So much great technology, so little time to test it all!
The Grizzly release of OpenStack Nova will have a new service, nova-conductor. The service was discussed on the openstack-dev list and it was merged today. There is currently a configuration option that can be turned on to make it optional, but it is possible that by the time Grizzly is released, this service will be required.
One of the efforts that started during Folsom development and is scheduled to be completed in Grizzly is no-db-compute. In short, this effort is to remove direct database access from the nova-compute service. There are two main reasons we are doing this. Compute nodes are the least trusted part of a nova deployment, so removing direct database access is a step toward reducing the potential impact of a compromised compute node. The other benefit of no-db-compute is for upgrades. Direct database access complicates the ability to do live rolling upgrades. We’re working…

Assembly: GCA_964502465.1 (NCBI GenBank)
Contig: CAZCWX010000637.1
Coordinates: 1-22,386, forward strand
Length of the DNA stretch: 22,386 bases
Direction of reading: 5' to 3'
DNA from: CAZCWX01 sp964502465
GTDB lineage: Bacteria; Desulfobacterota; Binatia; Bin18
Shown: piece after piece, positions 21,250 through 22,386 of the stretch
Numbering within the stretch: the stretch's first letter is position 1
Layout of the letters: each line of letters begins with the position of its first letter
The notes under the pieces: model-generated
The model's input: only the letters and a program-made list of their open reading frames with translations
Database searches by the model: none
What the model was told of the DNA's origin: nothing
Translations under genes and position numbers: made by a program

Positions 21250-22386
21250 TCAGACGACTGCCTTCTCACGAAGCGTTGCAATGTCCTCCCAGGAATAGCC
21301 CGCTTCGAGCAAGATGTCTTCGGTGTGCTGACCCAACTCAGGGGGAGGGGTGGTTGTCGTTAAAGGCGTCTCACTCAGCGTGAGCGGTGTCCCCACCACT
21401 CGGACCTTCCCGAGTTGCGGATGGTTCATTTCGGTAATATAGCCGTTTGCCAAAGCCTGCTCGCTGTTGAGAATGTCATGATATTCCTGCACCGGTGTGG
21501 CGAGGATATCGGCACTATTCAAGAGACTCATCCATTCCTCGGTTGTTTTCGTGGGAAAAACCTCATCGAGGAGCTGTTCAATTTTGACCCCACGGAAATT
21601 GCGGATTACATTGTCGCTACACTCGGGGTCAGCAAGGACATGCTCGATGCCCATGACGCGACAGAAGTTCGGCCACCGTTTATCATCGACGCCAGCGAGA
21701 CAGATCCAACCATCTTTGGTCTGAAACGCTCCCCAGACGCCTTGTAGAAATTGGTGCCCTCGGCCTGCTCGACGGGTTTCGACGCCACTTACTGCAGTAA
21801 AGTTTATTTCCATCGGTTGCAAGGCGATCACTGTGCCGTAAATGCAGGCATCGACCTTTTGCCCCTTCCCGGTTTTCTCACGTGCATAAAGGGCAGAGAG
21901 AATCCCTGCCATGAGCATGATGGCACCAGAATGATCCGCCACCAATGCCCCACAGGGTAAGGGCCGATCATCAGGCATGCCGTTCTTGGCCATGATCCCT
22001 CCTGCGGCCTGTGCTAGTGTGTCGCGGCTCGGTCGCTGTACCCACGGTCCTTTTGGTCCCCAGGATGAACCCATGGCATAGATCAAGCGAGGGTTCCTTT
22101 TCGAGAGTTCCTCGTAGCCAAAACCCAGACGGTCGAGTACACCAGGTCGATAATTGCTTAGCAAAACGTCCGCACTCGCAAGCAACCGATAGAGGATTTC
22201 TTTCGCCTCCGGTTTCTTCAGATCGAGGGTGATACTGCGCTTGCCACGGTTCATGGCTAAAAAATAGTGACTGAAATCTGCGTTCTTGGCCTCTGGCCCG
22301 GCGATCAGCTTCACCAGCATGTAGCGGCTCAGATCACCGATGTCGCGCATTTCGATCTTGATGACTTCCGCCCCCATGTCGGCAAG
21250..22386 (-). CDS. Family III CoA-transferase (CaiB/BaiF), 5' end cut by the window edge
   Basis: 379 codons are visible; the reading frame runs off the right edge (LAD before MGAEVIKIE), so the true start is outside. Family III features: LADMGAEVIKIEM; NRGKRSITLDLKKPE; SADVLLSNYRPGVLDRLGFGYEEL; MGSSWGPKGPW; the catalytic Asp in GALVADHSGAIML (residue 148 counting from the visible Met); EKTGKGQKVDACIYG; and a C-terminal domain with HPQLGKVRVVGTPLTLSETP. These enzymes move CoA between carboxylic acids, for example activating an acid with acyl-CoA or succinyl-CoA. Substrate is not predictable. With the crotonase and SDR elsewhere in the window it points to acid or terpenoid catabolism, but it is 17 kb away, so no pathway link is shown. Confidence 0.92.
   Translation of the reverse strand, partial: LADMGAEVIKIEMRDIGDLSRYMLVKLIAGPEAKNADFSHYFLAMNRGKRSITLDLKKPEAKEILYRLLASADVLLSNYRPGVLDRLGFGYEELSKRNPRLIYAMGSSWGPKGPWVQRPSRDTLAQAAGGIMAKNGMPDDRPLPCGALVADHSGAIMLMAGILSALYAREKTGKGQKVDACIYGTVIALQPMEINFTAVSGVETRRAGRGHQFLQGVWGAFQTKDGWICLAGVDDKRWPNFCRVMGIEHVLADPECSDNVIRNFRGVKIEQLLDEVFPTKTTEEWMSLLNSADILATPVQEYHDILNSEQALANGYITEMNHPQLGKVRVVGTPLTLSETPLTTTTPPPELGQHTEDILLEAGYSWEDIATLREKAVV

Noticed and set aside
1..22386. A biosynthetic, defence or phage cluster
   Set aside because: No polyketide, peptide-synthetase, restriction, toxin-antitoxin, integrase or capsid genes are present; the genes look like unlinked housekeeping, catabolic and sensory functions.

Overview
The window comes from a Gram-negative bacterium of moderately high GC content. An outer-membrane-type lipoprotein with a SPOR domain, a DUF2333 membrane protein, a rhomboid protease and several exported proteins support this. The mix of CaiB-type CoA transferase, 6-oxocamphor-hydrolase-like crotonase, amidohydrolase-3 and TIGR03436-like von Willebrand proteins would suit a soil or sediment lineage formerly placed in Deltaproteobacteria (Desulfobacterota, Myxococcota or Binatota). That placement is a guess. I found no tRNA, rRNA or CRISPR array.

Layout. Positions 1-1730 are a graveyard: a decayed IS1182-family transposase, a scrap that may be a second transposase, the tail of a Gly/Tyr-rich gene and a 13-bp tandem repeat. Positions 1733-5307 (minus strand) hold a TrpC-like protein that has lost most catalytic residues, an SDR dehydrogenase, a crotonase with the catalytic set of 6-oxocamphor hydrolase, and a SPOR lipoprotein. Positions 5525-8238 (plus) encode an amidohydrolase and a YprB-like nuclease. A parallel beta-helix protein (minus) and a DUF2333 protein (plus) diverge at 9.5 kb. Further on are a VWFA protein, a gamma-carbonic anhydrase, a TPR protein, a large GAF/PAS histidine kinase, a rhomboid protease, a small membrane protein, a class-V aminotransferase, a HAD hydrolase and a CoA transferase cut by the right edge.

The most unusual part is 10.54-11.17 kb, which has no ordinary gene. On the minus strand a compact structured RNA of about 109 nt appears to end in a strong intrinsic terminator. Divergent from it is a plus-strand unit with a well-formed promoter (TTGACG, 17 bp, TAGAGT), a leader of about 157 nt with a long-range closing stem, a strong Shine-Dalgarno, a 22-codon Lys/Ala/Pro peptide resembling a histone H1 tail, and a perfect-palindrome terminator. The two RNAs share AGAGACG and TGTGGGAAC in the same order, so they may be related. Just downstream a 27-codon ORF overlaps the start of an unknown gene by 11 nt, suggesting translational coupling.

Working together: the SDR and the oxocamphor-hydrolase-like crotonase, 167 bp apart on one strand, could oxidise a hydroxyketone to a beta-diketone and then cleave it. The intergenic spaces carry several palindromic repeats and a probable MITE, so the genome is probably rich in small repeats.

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Last week I was having a discussion with an Infrastructure as a Service (IaaS) provider and one of the questions I left with was how can I integrate your service with my existing internal infrastructure. My thought was I could build a private-hyrbrid cloud (if that’s not a term yet I own it – my definition of a private-hybrid cloud is being able to provide on demand resources between an internal/traditional company owned data center and an external service provider who can dedicate private resources) between my internal infrastructure and and this vendor to provide on demand infrastructure, scaling and high availability. This got me to thinking of how I might be able to meet the sometimes unreasonable SLA’s asked of technology groups from the business and further started to wonder why the SLA’s have kept increasing even though IT budgets are being slashed.